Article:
There is no denying that in previous years retailers were more than a little apprehensive about Scottish Government Budgets.
In the last Parliament, our industry had to contend with the ratcheting up of the business rate and ad hoc levies such as the large retailer levy and the doubling of the large business rate supplement.
Budget decision-making has thankfully improved of late. Two years ago, the Finance Secretary capped the uplift in the business rate in line with the CPI measure of inflation, rather than RPI.
Last year’s Budget saw a below-inflation rise in the business rate, the scrapping of the proposed levy on out-of-town premises, and funding to rejuvenate town centres.
While additional measures introduced to secure the support of Green Party MSPs diluted the focus on economic growth, overall, firms breathed a sigh of relief that a Budget accord had been reached at a time when there was more than enough political and economic volatility.
Weak demand, flatlining sales growth
A new Scottish Budget will be unveiled next week. The Finance Secretary is to be commended for cracking on with holding it, rather than waiting until after UK ministers unveil their own tax and spending plans in mid-March.
These are unsettling times for retailers, with conditions the toughest in a decade.
Demand is weak and shopping habits are shifting. Retail sales growth has flatlined over the past three years, and in 2019 it nudged up a measly 0.3 per cent.
The only fixed point in a world of flux for the industry seems to be rising costs, which divert cash away from growing the business and which are increasingly difficult to absorb without passing on to shoppers.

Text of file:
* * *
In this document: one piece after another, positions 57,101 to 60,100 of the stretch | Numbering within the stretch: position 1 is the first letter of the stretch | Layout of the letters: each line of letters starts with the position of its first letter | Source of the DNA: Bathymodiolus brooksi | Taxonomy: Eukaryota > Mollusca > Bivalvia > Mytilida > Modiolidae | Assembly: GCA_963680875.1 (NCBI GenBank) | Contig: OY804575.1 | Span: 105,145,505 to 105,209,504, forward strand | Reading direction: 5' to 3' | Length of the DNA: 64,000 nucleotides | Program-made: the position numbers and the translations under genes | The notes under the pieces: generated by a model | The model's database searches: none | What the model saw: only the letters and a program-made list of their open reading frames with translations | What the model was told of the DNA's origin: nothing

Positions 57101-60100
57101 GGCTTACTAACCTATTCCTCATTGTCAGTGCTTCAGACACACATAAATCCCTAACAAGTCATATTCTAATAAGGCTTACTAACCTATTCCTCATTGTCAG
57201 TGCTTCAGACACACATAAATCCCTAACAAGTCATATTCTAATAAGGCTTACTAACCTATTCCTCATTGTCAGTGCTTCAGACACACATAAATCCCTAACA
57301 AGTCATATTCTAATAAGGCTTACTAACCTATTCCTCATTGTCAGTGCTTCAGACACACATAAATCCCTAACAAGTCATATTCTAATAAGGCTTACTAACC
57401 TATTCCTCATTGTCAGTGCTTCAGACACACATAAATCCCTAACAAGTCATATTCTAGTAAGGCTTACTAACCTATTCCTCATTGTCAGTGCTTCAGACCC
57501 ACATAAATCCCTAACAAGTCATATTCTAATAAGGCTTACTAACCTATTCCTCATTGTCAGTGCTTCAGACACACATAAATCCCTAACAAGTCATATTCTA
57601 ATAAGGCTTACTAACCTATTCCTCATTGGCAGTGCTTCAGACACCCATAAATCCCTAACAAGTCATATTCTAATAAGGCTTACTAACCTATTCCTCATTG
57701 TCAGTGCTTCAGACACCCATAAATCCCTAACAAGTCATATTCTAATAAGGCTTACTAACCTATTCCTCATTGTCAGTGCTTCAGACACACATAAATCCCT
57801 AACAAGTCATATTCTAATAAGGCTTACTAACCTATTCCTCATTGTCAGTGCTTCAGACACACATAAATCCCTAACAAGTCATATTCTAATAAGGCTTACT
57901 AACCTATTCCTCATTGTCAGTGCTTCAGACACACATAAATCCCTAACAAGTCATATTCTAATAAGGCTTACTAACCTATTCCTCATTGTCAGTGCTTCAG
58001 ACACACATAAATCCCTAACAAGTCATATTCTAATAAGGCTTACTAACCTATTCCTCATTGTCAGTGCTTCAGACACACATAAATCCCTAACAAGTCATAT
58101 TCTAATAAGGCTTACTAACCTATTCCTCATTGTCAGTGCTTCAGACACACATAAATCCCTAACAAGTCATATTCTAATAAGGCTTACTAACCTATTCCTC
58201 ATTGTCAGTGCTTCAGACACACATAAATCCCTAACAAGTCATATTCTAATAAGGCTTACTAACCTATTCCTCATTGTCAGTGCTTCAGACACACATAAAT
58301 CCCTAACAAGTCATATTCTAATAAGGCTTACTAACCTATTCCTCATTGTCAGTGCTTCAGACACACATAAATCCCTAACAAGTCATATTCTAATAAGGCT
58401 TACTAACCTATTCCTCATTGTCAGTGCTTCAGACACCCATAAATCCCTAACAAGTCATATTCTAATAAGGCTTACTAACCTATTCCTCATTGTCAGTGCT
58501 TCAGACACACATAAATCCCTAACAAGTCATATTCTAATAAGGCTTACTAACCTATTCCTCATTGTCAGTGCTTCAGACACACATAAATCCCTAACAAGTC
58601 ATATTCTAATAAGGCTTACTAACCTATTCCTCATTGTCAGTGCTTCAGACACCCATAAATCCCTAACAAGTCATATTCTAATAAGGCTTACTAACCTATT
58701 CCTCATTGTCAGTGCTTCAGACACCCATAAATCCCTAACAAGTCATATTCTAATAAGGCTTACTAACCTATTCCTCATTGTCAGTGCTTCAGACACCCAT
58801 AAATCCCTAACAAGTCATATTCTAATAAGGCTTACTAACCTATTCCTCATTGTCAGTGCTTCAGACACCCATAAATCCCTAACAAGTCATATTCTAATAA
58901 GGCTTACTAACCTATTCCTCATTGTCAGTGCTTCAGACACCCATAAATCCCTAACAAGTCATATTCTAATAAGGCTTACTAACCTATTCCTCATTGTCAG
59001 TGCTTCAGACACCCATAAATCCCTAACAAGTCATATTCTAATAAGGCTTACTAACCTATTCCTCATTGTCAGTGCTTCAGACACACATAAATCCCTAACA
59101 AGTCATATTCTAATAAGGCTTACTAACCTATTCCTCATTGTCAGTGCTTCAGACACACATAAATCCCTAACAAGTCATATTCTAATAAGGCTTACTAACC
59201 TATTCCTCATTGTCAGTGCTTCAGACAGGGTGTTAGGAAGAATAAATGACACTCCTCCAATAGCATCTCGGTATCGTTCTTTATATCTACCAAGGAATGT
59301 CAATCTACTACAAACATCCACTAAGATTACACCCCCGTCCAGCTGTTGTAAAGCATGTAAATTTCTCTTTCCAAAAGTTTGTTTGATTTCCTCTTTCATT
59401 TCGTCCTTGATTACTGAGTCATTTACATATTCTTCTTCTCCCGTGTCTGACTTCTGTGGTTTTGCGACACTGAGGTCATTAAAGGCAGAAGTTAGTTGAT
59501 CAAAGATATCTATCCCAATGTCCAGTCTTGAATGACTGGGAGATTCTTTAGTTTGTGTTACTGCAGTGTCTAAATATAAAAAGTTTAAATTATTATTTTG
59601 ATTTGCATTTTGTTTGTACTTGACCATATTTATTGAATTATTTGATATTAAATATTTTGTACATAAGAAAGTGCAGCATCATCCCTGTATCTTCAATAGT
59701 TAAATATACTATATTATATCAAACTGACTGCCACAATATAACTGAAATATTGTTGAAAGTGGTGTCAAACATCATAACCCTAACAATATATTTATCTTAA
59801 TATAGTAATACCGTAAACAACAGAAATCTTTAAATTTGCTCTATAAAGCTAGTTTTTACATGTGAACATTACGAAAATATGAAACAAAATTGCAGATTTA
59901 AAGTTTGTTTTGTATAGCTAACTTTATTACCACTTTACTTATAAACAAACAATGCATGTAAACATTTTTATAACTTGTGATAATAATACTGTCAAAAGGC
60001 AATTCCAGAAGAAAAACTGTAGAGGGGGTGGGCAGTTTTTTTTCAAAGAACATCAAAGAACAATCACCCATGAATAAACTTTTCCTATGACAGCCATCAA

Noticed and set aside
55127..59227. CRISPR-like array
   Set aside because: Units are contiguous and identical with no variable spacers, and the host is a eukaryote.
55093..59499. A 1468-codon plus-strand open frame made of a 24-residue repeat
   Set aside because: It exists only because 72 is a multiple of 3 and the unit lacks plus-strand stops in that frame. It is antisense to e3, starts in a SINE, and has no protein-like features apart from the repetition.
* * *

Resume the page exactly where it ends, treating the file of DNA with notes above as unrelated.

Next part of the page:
Given that backdrop, certainty, competitiveness and confidence should be the watchwords of this Budget.
Getting a grip on government-imposed costs is essential. Positive headway is being made on rates reform, however the burden remains onerous and the poundage rate is at a 20-year high.
This is an acute issue for retail which accounts for 22 per cent of rates. The uplift pencilled in for April is six times faster than that of the growth in retail sales, and will add £11 million to retailers’ bills. There should be a freeze in the poundage rate, a first step towards a timetabled plan for reducing the rates burden.
Household finances under pressure
Next week, MSPs will vote on plans to scrap the Uniform Business Rate and hand control over this £2.8 billion tax to local authorities. This alarming move must be firmly knocked on the head.
The Budget must finally deliver on the Barclay Review’s recommendation and scrap the Scotland-only rates surcharge on medium-sized and larger commercial premises.
This large firms’ supplement affects 22,000 premises, including 5,000 shops, and sees them charged an extra £65 million annually over and above that faced by competitors or counterparts down south.
It raises the hurdle for commercial investment, which is why the likes of the CBI and Scotch Whisky Association also want to see the level playing field with England restored.
Eradicating this discrepancy would ensure every firm benefits from the most competitive rates regime in the UK.
Household finances continue to be under strain. Ministers should bolster disposable incomes and consumer confidence by ruling out increases in income tax rates.
Continuing to protect those on modest and low incomes is the right approach, especially with further increases in council tax expected.
With retail under enormous pressure, this Budget is an opportunity for ministers – and MSPs as a whole – to take tangible steps to help retailers as they reinvent themselves for the future with confidence. MSPs must work collegiately and seize the moment.
David Lonsdale is director of the Scottish Retail Consortium